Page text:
Mumford’s star has dimmed since his death, and some know him today for the condescending title of his New Yorker review of The Death and Life of Great American Cities: “Mother Jacobs’ Home Remedies.” While he always seemed to look down on the life of the streets rather than be part of it, he was prescient about the risks of technology divorced from ethics in planning. His belief in planning for the public good may be due for a reappraisal in the age of climate change.
As Richard Sennett—a disciple of Jacobs—notes in his recent book Building and Dwelling, solutions on the local scale that Jacobs advocated don’t get major infrastructure built or solve citywide problems. Mumford’s commitment to the Garden City was not naive utopianism: Sennett writes that Mumford, as a socialist, “thought that people, in order to fight, need to see what an alternative vision of the city might look like.”
Catherine Bauer Wurster, 1905-1964
Catherine Bauer was a leader of the “housers”—advocates for high-quality public housing in the U.S., a cause that gathered steam during the Great Depression. After studying at Vassar and Cornell, Bauer deeply researched the European worker housing designed by Le Corbusier and other early Modernists. Her 1934 book Modern Housing was an indictment of America’s failure to build comfortable, dignified housing for ordinary people amid a national housing shortage. Following the insights from her book, Bauer largely wrote the U.S. Housing Act of 1937, which created America’s public-housing program. She also served on the leadership of numerous planning and housing organizations and agencies.
At a time when there were few opportunities for women in architecture and planning, Bauer Wurster (she married architect William Wurster in 1940) worked her way to the pinnacle of those fields, becoming the first woman appointed to the faculty of Harvard’s Graduate School of Design. In the 1950s, Jane Jacobs, then an editor at Architectural Forum, criticized Bauer Wurster’s ongoing faith in top-down social-housing projects, while Bauer Wurster argued that these kinds of interventions were necessary to fight segregation—a topic Jacobs hardly ever confronted head-on.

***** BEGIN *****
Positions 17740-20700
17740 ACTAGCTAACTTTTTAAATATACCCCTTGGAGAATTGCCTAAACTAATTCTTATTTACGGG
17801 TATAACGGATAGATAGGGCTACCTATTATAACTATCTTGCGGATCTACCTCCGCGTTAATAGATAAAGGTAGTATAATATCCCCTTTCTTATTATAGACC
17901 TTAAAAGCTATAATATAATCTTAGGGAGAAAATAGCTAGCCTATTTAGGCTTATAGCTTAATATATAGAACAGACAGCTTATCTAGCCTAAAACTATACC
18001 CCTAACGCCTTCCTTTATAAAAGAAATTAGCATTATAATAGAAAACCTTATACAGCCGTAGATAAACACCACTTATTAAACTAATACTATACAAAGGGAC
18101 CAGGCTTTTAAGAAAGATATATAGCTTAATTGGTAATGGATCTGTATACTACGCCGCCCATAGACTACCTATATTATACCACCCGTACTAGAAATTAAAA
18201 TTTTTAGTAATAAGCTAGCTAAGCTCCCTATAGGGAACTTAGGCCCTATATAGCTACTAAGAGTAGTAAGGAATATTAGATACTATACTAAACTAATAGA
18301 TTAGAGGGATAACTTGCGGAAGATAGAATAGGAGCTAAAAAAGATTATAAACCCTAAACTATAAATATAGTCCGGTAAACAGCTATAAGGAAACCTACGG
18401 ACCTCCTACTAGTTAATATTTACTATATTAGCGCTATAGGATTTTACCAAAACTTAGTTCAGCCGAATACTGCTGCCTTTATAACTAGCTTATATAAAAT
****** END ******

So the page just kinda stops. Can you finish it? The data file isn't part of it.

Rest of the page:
Bauer Wurster’s accomplishments are not widely recognized today. But in a moment of increased interest in housing policy in America—and a renewed push for public housing—she could be more relevant than ever.
Grace Lee Boggs, 1915-2015
Lee Boggs, a Chinese-American philosopher and political activist who spent decades striving for a second, more just American revolution, began her career as a brilliant young academic, moonlighting as a tenants-rights activist on Chicago’s South Side. From the early 1940s, she became enmeshed in radical black politics, with her belief in “the power that the black community has within itself to change this country when it begins to move.”
In 1953, she married the African American leftist James Boggs in Detroit, and the two became a legendary activist duo there, hosting Malcolm X when he visited. By the late 1970s, Lee Boggs had distanced herself from the Black Power and New Left movements and focused her energies on neighborhood activism. She and her husband founded Detroit Summer, an intergenerational community arts and activism organization. She planted community gardens, organized workers, and fought crime in a city undergoing decline.
In her later years, she became more involved in environmental and anti-war activism, but remained a popular figure in Detroit, with a regular column in the (now-shuttered) black newspaper the Michigan Citizen. The author of several books, Lee Boggs was the subject of the 2014 documentary American Revolutionary.
Jane Jacobs, 1916-2006
A journalist and author rather than an academic, Jacobs was a master communicator who perhaps did more to popularize critical thinking about cities than any other individual. Her 1961 bestseller The Death and Life of Great American Cities sent shockwaves through the planning and architecture establishment by dismissing the grand plans of “the Radiant Garden City Beautiful” and pointing the way toward more human-centered urban design and bottom-up decision-making.
Death and Life was a love letter to many of the things planners and other bureaucrats had been trying to eradicate with urban renewal: crowded neighborhoods, chaotic streets, jarring mixtures of people and land uses. Jacobs’s most high-profile enemy was Robert Moses, whose career she helped end with her fierce opposition to the demolition of Penn Station (at which she failed) and the Lower Manhattan Expressway (at which she was successful).
Instead of freeways and superblocks, Jacobs advocated for short blocks and varied buildings, with small businesses at ground level and apartments above, much like the urban fabric of Manhattan’s West Village, where she lived. Jacobs was able to speak about cities in emotional terms, referencing people as often as she did structures and spaces. The street was a “ballet” in which everyone had their role—the butcher who kept your spare keys, the stay-at-home mom keeping an eye on the children playing in the street.
Jacobs’s writing and advocacy were so compelling that they helped spur an anti-freeway, anti-urban-renewal revolt across the country, which largely ended sweeping Modernist planning and vastly expanded community control over land-use decisions (a mixed blessing).